Dr. Black said: "We're here to investigate."
"I met your Air Force counterparts yesterday," she said.
They exchanged looks. "So we heard."
"Is the world going to blow up?"
Dr. White smiled. "You've been having really, really bad dreams, haven't you?"
"There's no indication." Dr. Black began, but was interrupted.
"What we should tell you," Dr. Stanislaus said. "You are not the only one. This phenomenon, whatever it is, seems to involve telepathy. The California Association of Psychologists has recorded at least forty cases, locally, of patients with manifestations such as yours in the last few weeks."
ZoŽ said: "I'd better call my exorcist and see how business is on the other side of the Great Debate."
Dr. Black said: "We know of at least ten people who claim they have something like an eel living in their brain. Sometimes it's a fish. Sometimes a kind of underwater dinosaur. Always in the brain and underwater."
Dr. White cut in: "Lately, we've been getting two or three octopi with a sun's face..."
ZoŽ squealed, covered her mouth. "Me too!"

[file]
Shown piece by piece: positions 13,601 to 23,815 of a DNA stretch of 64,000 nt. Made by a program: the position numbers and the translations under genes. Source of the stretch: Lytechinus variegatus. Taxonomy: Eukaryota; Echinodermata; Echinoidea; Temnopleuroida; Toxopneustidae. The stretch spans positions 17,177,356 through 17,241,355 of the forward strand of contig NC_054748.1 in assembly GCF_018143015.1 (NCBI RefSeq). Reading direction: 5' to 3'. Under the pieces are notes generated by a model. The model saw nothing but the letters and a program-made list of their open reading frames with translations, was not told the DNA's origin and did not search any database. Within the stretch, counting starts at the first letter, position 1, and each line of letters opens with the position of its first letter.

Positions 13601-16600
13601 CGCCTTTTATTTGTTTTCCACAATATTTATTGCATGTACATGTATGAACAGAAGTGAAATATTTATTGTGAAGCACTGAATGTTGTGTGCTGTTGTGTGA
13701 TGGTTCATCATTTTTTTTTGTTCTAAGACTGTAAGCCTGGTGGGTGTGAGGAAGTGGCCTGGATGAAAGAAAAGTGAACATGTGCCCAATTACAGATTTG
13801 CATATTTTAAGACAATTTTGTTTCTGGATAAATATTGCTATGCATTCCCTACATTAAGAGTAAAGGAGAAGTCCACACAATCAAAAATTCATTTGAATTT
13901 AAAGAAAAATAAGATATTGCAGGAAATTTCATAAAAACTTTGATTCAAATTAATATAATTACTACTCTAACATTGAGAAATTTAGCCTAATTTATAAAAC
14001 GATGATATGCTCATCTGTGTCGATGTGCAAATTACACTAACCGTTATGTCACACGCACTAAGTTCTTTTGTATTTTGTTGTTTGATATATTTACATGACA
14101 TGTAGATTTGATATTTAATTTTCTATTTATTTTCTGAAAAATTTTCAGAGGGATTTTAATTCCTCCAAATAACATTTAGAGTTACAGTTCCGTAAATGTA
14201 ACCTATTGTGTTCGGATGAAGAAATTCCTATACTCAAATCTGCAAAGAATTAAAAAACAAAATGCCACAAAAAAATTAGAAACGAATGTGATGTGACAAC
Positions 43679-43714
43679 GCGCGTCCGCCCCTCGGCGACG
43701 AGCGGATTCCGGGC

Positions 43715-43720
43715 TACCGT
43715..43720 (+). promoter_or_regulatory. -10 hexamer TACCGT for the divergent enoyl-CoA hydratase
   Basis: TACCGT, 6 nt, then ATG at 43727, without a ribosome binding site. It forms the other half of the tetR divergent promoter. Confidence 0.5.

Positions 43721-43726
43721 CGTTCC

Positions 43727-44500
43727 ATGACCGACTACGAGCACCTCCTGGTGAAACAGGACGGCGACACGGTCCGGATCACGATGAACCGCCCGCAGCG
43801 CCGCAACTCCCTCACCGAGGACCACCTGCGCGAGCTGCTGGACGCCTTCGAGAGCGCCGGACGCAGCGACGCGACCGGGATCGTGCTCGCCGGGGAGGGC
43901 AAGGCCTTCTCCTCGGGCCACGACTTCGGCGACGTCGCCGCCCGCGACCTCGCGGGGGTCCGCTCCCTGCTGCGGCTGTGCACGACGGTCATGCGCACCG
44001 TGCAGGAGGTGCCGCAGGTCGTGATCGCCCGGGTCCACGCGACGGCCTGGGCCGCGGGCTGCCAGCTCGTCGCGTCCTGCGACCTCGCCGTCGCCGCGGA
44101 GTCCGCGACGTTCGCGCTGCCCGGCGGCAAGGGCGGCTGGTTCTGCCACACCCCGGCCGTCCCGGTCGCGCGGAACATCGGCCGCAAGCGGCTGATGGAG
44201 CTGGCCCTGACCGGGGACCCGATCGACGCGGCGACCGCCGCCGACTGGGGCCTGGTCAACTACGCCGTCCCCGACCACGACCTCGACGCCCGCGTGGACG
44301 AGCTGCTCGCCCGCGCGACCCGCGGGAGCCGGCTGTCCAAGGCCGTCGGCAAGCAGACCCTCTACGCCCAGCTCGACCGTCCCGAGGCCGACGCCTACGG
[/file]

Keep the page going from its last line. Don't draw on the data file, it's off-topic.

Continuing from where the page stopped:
"...and one parrot," Dr. Black said.
"Did he have a broken wing?" she asked.
"Maybe. I'll check my notes." Dr. Black looked at her. "We are looking at all the angles. For example, does the perception of underwater translate into some sort of pressure on a certain part of the brain? Does the fact that it's in multiple patients mean it's an epidemic, perhaps a virus that goes to a certain spot and sits there causing edema, etcetera, etcetera."
Dr. Stanislaus said: "So you see, you are not alone."
"Also," Dr. White said, "we need to find out why people all over San Tomas are dropping into this coma. Perfectly healthy people, most of them; it is as though a part of their mind has left their body and gone for a walk someplace."
"You should feel good too," Dr. Black said, "to know that you are advancing the cause of science."
Copyright © 1990-1996-2014 by John Argo, Clocktower Books. All Rights Reserved.